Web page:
Do Coyotes Cause Deer Declines?

Coyotes kill deer.  This fact is undisputed.  The real question is:

Do coyotes cause deer populations to decline?

This question has led to years of research.  While there are still strong advocates on both sides, enough science has been done that there is an evidence based answer to this question.

Coyotes will scavenge deer carcasses any time of the year (1) and usually have deer hair in their scat, but they primarily hunt deer during the spring and the winter in areas with snow.  There is some evidence of coyotes hunting adult deer in areas without snow, but this is not well documented.  Studies from northern areas show during mild winters coyotes kill less deer and switch to other prey like snowshoe hare(2), and it is hard for coyotes to kill adult deer without snow to slow and exhaust deer.  It is mainly the alpha male and female of territorial breeding pairs that kill deer and livestock, and younger and transient animals stick to smaller prey and scavenging (3).  In fact the presence of the alpha pair is just as important for deer hunting success as the coyote pack size(4).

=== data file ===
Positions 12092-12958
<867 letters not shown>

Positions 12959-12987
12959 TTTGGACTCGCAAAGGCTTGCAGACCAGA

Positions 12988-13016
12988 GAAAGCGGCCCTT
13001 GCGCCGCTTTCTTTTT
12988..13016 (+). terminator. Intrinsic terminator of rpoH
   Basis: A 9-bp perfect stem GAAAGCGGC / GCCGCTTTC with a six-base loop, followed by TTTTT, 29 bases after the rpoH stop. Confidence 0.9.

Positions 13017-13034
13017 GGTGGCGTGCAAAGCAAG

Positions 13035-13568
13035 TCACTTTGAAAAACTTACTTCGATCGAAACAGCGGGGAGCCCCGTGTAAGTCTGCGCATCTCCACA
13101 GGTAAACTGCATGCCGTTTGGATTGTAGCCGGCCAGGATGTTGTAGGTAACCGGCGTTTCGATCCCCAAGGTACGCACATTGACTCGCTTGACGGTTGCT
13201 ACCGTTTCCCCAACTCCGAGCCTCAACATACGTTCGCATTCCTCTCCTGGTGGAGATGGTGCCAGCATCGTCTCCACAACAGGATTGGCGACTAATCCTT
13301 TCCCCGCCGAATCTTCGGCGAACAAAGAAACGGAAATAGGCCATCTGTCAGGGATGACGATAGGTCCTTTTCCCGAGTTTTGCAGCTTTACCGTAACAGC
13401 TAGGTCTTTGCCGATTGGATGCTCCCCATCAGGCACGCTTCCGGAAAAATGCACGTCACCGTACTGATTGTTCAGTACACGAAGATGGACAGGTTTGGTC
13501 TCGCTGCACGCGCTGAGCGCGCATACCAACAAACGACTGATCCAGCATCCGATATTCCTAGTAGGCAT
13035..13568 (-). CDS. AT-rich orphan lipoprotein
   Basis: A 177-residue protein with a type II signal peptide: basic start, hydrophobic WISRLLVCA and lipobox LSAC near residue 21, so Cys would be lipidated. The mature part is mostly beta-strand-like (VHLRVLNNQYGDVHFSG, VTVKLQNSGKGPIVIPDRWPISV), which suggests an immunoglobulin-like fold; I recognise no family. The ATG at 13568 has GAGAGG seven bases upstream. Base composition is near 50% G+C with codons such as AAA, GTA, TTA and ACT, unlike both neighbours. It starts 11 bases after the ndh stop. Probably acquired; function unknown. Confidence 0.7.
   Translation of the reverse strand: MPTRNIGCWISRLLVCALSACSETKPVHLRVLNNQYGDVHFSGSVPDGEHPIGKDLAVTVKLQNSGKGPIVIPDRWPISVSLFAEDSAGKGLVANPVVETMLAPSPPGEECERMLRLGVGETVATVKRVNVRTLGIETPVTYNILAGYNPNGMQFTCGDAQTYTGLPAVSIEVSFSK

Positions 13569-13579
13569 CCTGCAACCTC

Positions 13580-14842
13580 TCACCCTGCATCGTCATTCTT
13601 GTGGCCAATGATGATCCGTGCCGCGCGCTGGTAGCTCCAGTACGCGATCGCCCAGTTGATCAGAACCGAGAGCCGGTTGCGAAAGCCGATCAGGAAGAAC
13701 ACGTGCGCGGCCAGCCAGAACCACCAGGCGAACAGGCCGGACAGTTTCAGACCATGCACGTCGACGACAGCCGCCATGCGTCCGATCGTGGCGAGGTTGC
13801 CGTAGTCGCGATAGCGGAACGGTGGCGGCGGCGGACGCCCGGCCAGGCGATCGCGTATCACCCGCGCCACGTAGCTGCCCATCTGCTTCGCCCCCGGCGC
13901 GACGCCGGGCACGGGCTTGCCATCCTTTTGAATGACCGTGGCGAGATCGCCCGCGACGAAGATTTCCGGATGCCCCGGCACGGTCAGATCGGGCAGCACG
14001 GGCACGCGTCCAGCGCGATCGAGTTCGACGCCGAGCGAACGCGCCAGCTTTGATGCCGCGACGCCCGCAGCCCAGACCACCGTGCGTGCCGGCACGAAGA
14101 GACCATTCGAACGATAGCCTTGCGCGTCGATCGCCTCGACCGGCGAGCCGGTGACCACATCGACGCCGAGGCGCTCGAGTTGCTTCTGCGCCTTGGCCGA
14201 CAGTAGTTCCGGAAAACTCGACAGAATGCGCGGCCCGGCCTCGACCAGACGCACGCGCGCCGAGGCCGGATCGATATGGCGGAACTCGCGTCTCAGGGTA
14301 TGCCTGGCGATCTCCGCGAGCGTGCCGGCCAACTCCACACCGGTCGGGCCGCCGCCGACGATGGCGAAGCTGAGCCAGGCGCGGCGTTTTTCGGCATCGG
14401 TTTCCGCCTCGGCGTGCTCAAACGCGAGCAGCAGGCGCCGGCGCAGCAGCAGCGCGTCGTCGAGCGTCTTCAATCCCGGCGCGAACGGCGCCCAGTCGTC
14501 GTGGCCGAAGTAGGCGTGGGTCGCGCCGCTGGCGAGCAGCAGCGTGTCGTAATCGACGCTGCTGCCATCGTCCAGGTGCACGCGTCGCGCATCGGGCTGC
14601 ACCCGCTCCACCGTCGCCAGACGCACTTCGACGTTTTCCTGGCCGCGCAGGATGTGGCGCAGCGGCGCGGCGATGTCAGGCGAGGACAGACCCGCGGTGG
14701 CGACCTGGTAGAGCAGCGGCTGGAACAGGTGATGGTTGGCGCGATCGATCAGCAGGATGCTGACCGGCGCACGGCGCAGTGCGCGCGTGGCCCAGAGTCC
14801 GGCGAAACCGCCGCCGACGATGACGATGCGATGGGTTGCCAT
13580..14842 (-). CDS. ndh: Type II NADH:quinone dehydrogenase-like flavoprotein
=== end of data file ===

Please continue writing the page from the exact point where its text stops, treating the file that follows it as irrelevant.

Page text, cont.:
In the spring coyotes focus on hunting deer fawns, and in areas without wolves or bears coyotes are usually the largest source of fawn mortality.  In various studies coyotes have caused fawn mortality as high as 50% and as low as 9% (5, 6).

Killing lots of fawns means that coyotes are bad for deer right?  Unfortunately it is not that simple.  There are two main kinds of predation, compensatory and additive predation.  Compensatory predation describes a situation where a predator kills prey that would have died from other causes later in the year (i.e. starved to death) while additive predation are predator kills that add to the total mortality rate (i.e.  predators kill healthy deer that would have survived the winter).  The real question is whether coyote deer kills are additive or compensatory.  If predation is additive than coyotes are lowering the deer population, but if most predation is compensatory than coyotes are only killing deer that would die from something else.